Due process shouldn’t be an issue on college campuses but it often is. Why?

Robby Soave writes at Reason:

In Due Process Lawsuit, Appeals Court Sides with Michigan Student Expelled for Sexual Misconduct

A male student who was kicked off campus has alleged that the University of Michigan did not give him the opportunity to properly defend himself against sexual misconduct charges.

Last week, the Sixth Circuit Court of Appeals agreed that the lawsuit filed by ex-student “John Doe” against the university has merit. In a decision written by Judge Amul Thapar—a judge with a reputation for defending due process norms in cases involving Title IX, the federal statute that sets rules for campus sexual misconduct cases—the court held that Doe’s lawsuit should survive a motion to dismiss.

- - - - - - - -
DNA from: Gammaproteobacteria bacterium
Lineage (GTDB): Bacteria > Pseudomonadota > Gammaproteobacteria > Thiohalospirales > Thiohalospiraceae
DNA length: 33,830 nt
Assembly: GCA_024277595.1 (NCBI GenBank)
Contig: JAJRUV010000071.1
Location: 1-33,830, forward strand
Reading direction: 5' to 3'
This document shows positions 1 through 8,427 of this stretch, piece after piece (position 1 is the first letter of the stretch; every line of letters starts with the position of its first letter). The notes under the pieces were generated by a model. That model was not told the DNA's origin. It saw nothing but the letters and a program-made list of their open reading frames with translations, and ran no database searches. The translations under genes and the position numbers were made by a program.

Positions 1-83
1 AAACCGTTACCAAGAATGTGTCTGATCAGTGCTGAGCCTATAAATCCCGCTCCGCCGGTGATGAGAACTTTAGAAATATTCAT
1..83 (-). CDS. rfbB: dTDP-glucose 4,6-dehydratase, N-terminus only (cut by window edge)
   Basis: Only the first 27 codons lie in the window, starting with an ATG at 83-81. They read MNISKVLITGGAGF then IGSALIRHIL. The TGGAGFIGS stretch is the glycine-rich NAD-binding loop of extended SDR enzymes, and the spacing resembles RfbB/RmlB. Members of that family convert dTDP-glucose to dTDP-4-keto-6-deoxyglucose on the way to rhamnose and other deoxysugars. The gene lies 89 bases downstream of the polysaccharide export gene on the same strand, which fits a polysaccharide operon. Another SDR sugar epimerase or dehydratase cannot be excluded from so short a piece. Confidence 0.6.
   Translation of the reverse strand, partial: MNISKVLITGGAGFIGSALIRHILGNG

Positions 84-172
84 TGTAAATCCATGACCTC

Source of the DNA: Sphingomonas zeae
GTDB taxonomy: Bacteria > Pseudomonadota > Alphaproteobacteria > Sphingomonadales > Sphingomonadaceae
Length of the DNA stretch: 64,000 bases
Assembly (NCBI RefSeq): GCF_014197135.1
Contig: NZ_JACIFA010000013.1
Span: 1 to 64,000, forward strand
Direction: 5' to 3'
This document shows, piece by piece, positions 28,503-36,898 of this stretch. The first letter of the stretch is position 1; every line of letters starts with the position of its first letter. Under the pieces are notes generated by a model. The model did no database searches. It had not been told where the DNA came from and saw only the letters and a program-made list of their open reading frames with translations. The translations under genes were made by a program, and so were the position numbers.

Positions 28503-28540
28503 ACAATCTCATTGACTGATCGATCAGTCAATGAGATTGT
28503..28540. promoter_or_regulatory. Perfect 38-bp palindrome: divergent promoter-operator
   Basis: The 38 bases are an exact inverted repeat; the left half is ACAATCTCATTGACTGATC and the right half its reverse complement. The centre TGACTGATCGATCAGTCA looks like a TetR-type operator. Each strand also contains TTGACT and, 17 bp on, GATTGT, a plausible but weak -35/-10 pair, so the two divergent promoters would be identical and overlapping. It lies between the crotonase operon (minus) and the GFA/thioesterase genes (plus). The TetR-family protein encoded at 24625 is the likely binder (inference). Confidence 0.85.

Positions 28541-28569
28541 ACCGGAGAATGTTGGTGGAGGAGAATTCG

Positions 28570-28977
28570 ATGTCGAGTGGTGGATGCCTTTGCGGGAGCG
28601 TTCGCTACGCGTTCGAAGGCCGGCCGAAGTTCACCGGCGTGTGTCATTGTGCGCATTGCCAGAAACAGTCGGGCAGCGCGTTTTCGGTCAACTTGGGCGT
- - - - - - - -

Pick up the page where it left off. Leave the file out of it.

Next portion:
“If a public university has to choose between competing narratives to resolve a case, the university must give the accused student or his agent an opportunity to cross-examine the accuser and adverse witnesses in the presence of a neutral fact-finder,” wrote Thapar. “Because the University of Michigan failed to comply with this rule, we reverse [the lower court’s decision].”

Thapar’s strong defense of the right of the accused to cross-examine the accuser is a timely development. As reported in Reason and The New York Times, the Education Department is currently workshopping a new approach to Title IX that would correct some of the due process deficiencies found in previous guidance issued under the Obama administration. An official with knowledge of Education Secretary Betsy Devos’ plans told Reason that the new Title IX guidance would require cross-examination or “an effective substitute.”